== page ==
A. High availability is commonly thought of as a way to ensure a resource stays available, but the resource may suffer from some minor downtime. For example, with Hyper-V you have high availability because in the event that a host fails, the guest OSs just stop—there's no time to migrate the active state to another host, so you have some downtime. This is the same with VMware HA. vMotion can't be used because the host just stops and there's no live memory to move. You therefore typically lose the in-memory application state with high availability.
Fault tolerance mean you don't lose the in-memory application state in the event of a failure such as a host crash. Fault Tolerance is much harder than high availability in a virtual environment because you have to maintain two copies of a virtual machine, each on separate hosts. As memory and device state change on the primary, these changes have to be recorded and replayed on the secondary copy at the same time.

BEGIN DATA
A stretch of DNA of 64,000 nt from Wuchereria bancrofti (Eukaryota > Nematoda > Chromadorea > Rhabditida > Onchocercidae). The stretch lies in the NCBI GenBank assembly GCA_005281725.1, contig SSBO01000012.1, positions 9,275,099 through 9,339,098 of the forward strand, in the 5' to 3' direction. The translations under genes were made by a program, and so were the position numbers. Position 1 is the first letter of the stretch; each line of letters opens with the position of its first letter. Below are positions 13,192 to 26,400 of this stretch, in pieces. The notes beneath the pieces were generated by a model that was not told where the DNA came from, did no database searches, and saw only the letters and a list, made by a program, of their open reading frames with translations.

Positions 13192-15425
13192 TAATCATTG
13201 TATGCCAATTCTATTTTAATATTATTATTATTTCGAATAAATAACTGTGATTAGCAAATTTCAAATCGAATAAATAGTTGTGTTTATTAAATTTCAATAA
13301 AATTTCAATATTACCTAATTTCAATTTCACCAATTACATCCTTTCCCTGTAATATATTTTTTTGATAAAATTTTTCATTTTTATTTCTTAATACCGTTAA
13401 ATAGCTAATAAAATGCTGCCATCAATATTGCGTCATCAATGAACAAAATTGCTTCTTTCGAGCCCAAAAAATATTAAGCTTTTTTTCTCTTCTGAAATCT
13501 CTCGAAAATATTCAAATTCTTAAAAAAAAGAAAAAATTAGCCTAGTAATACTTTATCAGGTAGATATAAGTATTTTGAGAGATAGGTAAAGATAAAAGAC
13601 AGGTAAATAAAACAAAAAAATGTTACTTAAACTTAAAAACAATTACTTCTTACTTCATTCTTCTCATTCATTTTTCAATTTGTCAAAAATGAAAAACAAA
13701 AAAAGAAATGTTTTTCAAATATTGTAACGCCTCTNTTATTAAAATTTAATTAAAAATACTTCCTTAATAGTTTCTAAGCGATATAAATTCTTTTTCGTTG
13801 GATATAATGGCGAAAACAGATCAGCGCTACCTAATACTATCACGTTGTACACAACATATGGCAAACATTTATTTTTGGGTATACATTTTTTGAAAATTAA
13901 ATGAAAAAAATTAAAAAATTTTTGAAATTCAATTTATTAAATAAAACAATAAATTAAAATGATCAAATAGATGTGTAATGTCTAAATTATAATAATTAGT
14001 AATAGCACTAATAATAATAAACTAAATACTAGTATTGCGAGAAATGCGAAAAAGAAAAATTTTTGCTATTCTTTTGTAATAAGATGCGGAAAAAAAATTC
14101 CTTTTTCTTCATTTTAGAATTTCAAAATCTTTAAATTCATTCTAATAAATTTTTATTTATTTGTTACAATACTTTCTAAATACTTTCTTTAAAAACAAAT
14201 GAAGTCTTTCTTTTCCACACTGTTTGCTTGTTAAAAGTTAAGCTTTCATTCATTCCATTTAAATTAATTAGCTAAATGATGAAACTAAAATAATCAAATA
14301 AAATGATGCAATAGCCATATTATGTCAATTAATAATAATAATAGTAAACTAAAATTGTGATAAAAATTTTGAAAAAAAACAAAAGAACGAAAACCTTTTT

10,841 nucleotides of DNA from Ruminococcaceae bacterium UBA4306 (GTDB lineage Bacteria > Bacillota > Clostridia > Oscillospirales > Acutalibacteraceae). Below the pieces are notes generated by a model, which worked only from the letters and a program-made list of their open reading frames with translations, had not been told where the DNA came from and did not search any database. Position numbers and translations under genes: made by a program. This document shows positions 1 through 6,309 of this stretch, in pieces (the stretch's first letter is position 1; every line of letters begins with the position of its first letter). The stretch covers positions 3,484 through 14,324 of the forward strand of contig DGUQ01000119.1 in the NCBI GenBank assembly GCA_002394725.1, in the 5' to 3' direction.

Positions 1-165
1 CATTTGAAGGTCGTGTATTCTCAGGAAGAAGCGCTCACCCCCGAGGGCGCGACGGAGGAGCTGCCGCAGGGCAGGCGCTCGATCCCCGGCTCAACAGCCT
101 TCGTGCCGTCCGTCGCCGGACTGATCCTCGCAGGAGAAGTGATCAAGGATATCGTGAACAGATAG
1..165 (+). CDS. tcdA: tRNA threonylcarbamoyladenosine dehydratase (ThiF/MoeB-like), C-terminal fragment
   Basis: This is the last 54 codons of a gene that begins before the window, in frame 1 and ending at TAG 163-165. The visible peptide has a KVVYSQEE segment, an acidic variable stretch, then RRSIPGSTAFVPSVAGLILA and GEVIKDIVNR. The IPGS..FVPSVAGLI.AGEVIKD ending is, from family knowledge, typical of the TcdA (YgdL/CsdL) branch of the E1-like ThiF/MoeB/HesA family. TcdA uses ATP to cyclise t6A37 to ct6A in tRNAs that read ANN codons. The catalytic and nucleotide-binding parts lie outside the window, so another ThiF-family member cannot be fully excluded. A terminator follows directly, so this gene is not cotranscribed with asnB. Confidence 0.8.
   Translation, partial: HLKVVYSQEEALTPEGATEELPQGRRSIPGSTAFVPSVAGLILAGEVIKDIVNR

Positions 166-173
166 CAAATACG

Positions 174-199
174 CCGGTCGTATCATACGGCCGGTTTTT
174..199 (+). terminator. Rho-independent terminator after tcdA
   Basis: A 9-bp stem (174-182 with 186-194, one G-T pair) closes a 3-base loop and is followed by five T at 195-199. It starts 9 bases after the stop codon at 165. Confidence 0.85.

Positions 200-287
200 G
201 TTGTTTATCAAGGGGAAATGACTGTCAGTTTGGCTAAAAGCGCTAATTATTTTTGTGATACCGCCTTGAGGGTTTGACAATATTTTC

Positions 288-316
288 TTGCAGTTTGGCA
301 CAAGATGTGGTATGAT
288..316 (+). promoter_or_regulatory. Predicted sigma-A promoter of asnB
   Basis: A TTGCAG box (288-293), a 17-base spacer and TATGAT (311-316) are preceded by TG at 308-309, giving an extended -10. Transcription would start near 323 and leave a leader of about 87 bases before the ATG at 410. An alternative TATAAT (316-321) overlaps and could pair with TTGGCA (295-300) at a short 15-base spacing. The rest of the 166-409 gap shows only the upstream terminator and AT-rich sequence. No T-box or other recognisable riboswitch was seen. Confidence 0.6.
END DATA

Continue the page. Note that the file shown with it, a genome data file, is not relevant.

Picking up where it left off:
Currently, only VMware vSphere has fault tolerance capabilities, but only a single logical processor on the VM is supported. Fault tolerance also has very high network requirements, but it provides the capability for a fault tolerant solution that results in no downtime, even if a host fails.Related Reading:
- Q. What is the mailbox high availability solution in Exchange 2010?
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- Configuring SharePoint High Availability
- Q. If I use Standby Continuous Replication (SCR) with Exchange Server 2007, can I fail over individual storage groups on the source server or do I have to fail over all storage groups?
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